Am I Too Dangerous to Enter Israel?

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A soldier guards a Purim celebration in Hebron. (photo: Gil Cohen-Magen)

If supporting a non-violent boycott of the settlements makes me an enemy of the Israeli state, so be it. But Israel’s border officers will have to hear my story before they turn me away for good.

By Letty Cottin Pogrebin / Haaretz
March 9, 2017


I can’t unsee what I’ve seen or ignore what I know. The violation of another people by the Jewish State in the name of the Jewish people has pricked my conscience and inspired my activism over these last four decades. It makes me mourn for the principles enshrined in Israel’s Declaration of Independence whose words, now moribund, once sent us out in the streets dancing for joy. . . . If that makes me an enemy of the state, so be it. But like many other Jews outraged by this new ban, I will return because Israel’s founders guaranteed me refuge and my parents taught me that Israel was my second home. The border officers will have to look me in the eyes and hear my story before they turn me away for good.


Okay,  yes, I’ve written critical articles and signed Open Letters protesting Israel’s occupation of the West Bank and decrying the settlement enterprise; and yes, I’ve been a member of Americans for Peace Now for more than 30 years and a supporter of B’Tselem, Human Rights Watch, ACRI, and the New Israel Fund, among other “suspect” organizations. So it’s a safe bet that, under the new Israeli entry ban, I’m going to end up on the government’s blacklist.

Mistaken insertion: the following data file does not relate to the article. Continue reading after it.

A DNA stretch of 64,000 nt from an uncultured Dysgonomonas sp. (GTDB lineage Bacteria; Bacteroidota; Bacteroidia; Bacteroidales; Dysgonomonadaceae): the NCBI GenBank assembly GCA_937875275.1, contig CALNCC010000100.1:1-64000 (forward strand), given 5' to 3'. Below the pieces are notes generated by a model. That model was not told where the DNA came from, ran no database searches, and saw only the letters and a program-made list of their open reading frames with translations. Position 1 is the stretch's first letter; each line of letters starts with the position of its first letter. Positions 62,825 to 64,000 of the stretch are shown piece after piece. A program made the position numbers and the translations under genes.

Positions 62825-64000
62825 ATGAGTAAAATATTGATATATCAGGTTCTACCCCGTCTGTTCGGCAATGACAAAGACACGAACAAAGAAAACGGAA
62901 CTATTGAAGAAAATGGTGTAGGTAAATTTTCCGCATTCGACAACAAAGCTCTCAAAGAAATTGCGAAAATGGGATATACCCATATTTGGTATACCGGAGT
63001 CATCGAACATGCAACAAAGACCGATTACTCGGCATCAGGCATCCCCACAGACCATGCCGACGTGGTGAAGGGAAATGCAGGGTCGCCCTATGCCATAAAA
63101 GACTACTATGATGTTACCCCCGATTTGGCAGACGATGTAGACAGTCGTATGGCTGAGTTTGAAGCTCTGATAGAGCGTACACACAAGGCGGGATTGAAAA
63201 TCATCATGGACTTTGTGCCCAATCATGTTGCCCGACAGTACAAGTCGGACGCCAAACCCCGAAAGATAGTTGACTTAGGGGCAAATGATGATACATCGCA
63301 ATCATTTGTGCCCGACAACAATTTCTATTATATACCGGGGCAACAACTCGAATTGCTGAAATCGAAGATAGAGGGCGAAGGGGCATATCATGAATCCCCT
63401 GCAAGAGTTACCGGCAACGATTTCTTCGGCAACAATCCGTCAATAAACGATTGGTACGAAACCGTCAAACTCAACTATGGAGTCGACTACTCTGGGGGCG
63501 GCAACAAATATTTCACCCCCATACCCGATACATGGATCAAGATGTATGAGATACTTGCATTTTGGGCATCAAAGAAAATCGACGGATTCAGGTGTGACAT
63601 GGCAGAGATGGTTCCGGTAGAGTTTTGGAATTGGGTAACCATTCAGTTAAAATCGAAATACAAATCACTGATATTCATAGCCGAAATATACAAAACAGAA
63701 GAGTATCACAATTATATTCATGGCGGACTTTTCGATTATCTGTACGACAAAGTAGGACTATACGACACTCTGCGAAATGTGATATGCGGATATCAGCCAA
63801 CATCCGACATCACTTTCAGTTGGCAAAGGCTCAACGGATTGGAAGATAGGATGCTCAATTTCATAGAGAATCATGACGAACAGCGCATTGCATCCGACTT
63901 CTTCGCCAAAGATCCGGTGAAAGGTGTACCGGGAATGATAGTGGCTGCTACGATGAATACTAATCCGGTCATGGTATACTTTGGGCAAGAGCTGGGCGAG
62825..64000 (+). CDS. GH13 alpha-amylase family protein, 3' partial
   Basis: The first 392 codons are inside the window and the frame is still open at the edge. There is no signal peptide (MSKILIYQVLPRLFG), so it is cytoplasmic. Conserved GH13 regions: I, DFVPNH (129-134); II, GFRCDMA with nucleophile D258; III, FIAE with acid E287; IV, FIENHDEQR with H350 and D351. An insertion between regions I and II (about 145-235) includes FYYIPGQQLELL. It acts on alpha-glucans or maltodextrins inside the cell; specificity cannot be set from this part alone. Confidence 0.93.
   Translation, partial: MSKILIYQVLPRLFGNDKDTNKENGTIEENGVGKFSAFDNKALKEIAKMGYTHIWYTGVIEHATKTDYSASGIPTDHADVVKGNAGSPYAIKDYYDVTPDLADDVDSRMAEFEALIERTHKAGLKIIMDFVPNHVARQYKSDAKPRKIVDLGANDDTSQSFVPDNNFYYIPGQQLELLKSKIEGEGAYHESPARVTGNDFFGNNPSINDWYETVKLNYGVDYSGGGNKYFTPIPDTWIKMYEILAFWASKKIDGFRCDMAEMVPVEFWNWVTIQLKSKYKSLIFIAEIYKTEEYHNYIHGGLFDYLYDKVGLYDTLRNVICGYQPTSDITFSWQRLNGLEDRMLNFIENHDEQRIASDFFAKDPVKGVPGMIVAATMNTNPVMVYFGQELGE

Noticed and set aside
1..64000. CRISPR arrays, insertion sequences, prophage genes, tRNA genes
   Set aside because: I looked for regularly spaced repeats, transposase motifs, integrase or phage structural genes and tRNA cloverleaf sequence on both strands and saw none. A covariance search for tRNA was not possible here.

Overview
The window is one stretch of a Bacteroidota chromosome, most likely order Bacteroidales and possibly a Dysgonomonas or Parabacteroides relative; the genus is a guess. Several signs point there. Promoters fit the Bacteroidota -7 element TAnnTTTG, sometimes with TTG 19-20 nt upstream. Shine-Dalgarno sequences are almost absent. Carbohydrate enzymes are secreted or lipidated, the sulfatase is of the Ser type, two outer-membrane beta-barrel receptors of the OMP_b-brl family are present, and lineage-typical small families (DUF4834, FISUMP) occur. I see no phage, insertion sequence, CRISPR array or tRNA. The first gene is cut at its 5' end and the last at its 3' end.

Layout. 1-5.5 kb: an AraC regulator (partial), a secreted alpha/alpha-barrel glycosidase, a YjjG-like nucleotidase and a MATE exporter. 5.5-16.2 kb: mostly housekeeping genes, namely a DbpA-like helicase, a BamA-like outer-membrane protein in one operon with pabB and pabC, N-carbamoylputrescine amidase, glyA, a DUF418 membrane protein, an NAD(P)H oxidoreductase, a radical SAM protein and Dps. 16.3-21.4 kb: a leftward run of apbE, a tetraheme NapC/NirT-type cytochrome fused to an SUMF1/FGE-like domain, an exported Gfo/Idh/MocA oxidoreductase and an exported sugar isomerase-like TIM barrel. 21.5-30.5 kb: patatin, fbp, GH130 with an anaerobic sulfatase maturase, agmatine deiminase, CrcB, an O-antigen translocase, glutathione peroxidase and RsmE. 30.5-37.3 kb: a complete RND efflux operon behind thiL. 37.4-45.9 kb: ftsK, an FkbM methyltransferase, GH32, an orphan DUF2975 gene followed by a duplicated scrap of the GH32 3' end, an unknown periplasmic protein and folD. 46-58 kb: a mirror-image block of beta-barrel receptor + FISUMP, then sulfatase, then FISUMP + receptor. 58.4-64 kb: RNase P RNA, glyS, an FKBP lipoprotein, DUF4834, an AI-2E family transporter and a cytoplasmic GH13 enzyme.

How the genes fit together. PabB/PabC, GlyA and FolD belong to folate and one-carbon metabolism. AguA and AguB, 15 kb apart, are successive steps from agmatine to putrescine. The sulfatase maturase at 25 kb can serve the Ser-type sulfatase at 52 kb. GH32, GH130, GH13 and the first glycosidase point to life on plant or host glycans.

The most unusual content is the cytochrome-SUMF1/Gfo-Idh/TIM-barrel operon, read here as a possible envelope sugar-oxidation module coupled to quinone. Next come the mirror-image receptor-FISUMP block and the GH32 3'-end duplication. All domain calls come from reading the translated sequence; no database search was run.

But if they’re going to ban me, I think they ought to know a few other facts about the American Jewish woman they’ve judged too dangerous to step foot beyond the security gate at Ben Gurion airport. To wit:

  • My paternal grandparents made aliyah in the 1930s and both are buried in Tiberias, my grandfather the victim of an Arab raid, my grandmother the casualty of her traumatic loss.

  • I grew up in Queens, N.Y., with parents who were fierce Zionist activists and fundraisers for the Yishuv (pre-state Jewish Palestine) in the 1940s and ’50s. My father served as president of the regional Zionist Organization of America, my mother as president of the local chapter of Hadassah.
  • A disproportionate amount of my parents’ free time and disposable income went to support the Zionist dream.  My father’s life, in particular, often felt like one long meeting with one agenda: Help make Israel a reality.
  • On May 14, 1948, a month before my ninth birthday, my family and our synagogue friends literally danced in the streets to celebrate Israel’s Declaration of Independence. That’s not something a kid forgets.

[Read the full article here . . . ]

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